Wolverines return to Mount Rainier National Park after 100 years
Mount Rainier National Park is now home to wolverines again after a more than 100-year hiatus.
A reproducing female, named Joni, and her two babies, called kits, were discovered by scientists of the Cascades Carnivore Project in collaboration with the National Park Service, according to a recent announcement. To make the rare and historic discovery last week, scientists used camera stations designed to photograph the animals and identify them using their uniquely patterned chest markings.
"It's really, really exciting," Chip Jenkins, superintendent of Mount Rainier National Park, said in a news release. "It tells us something about the condition of the park—that when we have such large-ranging carnivores present on the landscape that we're doing a good job of managing our wilderness."
Wolverines look like small bears, but they're actually the largest member of the weasel family. But seeing one in the wild is becoming extremely rare in the U.S.
There's an estimated 300 to 1,000 wolverines living in the Lower 48 states of the U.S., according to the National Park Service. Wolverines used to live as far south as California, Utah and Colorado, but their population has receded north over the last 100 years, according to The Wolverine Foundation.
"Many species that live at high elevation in the Pacific Northwest, such as the wolverine, are of particular conservation concern due to their unique evolutionary histories and their sensitivity to climate change," Dr. Jocelyn Akins, founder of the Cascades Carnivore Project, said in a statement. "They serve as indicators of future changes that will eventually affect more tolerant species and, as such, make good models for conservation in a changing world."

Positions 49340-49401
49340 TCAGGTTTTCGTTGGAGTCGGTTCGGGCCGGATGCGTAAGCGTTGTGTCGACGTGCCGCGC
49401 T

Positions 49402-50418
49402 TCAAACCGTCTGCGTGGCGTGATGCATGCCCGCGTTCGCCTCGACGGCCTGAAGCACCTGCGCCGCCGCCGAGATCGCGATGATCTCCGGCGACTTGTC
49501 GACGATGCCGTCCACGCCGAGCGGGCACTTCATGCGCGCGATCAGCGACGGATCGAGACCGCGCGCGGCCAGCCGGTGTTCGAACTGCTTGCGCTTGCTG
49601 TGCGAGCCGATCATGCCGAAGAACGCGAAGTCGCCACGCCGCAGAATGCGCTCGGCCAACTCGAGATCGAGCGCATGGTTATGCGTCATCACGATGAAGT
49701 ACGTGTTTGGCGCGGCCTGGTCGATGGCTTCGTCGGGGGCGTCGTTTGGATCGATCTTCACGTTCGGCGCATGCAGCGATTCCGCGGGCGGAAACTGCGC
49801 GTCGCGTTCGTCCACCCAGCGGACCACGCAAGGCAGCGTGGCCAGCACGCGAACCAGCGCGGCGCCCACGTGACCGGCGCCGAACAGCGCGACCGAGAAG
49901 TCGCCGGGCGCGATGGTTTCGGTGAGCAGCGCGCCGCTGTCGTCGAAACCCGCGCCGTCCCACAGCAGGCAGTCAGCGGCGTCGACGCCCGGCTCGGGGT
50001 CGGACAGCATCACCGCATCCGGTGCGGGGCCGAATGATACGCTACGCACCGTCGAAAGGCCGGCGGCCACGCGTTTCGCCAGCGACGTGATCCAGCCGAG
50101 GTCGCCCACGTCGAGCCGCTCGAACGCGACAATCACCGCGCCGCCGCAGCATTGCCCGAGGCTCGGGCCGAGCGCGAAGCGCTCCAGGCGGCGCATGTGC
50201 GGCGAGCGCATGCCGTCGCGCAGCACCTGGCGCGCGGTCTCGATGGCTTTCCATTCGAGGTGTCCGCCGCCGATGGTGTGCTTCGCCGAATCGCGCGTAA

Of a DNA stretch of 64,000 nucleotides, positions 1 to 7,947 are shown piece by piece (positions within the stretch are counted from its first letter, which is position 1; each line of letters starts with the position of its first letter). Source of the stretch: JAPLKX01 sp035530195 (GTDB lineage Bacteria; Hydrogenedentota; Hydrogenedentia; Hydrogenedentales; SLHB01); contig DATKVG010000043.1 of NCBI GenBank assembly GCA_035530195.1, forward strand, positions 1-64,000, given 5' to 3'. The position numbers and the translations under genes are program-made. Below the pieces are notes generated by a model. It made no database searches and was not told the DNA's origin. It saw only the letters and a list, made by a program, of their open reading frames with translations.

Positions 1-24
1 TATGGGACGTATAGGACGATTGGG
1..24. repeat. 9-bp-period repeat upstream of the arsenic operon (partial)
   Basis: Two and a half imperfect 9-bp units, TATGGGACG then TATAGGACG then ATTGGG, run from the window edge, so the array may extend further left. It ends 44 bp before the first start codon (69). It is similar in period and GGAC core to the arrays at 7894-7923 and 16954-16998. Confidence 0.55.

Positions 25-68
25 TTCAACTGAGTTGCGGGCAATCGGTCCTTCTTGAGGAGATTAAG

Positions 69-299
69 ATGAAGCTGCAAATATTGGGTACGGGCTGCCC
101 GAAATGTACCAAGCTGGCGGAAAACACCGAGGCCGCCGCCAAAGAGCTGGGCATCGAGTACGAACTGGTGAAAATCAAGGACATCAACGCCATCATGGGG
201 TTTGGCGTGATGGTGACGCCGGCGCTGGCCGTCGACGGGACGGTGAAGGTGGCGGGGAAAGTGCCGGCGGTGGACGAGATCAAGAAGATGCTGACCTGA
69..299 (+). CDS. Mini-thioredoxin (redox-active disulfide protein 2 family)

Since 2008, the Cascades Carnivore Project has conducted scientific research and conservation efforts on rare and at-risk carnivore species, including the wolverine. Volunteers and scientists with the project, led by Akins, helped make the discovery at Mount Rainier possible, the National Park Service news release said.
Wolverines need snowpack to den their young, just like Joni and her two kits discovered at Rainier. But as climate change threatens these fragile ecosystems, wolverines are finding themselves living in more hostile conditions.
In a recent report Akins authored for Columbia Insight, an environmental publication, she said genetic analysis of wolverines living in the South Cascades match up with populations in the North Cascades. That means these animals had to cross Interstate 90 to begin recolonizing the South Cascades.
These solitary creatures require a lot of room to roam. In places with high-quality habitat, an area of 600 square miles is likely to be home to an estimated 6.2 wolverines.
The particular locations of the den and camera stations used to make the discovery at Rainier are not being released to protect the animals from possible disturbances, according to park officials. But future parkgoers don't need to view this announcement with fear, officials said.
"Wolverines are solitary animals and despite their reputation for aggressiveness in popular media, they pose no risk to park visitors," said Dr. Tara Chestnut, wildlife ecologist for the National Park Service. "If you are lucky enough to see one in the wild, it will likely flee as soon as it notices you."
To learn more about wolverines and community-based science efforts to protect these animals, visit Cascades Carnivore Project and their partners at Cascades Wolverine Project.
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